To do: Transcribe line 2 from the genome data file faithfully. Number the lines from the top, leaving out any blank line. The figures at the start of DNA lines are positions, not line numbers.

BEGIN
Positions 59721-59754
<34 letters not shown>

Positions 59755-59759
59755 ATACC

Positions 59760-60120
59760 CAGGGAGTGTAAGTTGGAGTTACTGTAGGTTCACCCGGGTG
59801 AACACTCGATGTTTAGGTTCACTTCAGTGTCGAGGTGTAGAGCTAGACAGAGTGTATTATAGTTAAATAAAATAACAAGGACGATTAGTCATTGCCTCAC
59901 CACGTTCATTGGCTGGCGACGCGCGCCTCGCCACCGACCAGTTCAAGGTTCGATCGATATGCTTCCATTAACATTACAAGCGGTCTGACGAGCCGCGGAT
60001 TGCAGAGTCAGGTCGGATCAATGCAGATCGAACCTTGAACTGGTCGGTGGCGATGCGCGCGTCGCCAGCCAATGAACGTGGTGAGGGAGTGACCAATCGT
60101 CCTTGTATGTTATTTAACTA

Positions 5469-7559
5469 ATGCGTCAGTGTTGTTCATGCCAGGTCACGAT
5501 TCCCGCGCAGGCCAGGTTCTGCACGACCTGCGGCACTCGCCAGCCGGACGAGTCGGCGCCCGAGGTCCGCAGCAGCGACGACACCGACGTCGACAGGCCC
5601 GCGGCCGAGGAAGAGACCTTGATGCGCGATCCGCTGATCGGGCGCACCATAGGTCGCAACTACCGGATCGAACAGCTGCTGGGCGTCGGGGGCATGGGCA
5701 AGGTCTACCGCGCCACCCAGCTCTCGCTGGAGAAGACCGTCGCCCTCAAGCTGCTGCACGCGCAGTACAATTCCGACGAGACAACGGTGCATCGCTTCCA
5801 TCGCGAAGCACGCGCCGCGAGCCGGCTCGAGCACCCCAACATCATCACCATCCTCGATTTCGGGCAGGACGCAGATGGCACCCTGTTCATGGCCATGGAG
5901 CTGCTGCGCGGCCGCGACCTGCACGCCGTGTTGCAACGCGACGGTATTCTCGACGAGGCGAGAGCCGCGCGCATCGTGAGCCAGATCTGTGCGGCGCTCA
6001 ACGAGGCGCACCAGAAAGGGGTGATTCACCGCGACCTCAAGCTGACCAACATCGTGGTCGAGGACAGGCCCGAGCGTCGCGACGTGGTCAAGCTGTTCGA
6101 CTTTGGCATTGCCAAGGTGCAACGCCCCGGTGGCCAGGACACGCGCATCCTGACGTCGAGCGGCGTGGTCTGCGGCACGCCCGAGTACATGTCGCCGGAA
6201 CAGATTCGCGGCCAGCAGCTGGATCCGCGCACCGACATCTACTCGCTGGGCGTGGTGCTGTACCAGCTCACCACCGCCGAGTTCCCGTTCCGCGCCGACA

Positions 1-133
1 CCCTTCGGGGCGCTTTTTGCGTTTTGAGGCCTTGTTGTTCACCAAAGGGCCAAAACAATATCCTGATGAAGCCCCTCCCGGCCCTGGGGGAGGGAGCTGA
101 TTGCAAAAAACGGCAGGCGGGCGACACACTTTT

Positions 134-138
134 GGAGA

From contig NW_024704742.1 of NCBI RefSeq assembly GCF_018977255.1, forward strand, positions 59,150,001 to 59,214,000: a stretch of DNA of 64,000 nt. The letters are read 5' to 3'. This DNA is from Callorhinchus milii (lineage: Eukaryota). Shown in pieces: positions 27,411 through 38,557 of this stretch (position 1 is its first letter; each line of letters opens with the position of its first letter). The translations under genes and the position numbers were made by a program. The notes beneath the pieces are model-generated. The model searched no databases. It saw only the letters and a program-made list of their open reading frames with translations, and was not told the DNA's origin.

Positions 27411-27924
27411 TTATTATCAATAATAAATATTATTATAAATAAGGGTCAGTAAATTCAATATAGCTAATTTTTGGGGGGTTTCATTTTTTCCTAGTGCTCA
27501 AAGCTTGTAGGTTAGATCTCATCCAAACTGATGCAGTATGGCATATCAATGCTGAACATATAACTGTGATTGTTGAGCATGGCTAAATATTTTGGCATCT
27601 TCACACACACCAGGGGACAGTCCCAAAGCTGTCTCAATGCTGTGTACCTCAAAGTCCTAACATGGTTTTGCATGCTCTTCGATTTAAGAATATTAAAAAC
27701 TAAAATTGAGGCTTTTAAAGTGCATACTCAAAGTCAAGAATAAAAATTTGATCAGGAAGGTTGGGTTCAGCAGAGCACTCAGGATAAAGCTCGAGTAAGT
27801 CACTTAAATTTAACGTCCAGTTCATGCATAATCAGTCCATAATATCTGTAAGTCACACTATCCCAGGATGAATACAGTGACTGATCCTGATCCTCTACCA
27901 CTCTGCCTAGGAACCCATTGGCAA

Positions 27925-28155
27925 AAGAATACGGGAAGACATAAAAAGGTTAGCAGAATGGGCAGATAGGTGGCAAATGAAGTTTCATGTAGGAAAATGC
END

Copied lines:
<34 letters not shown>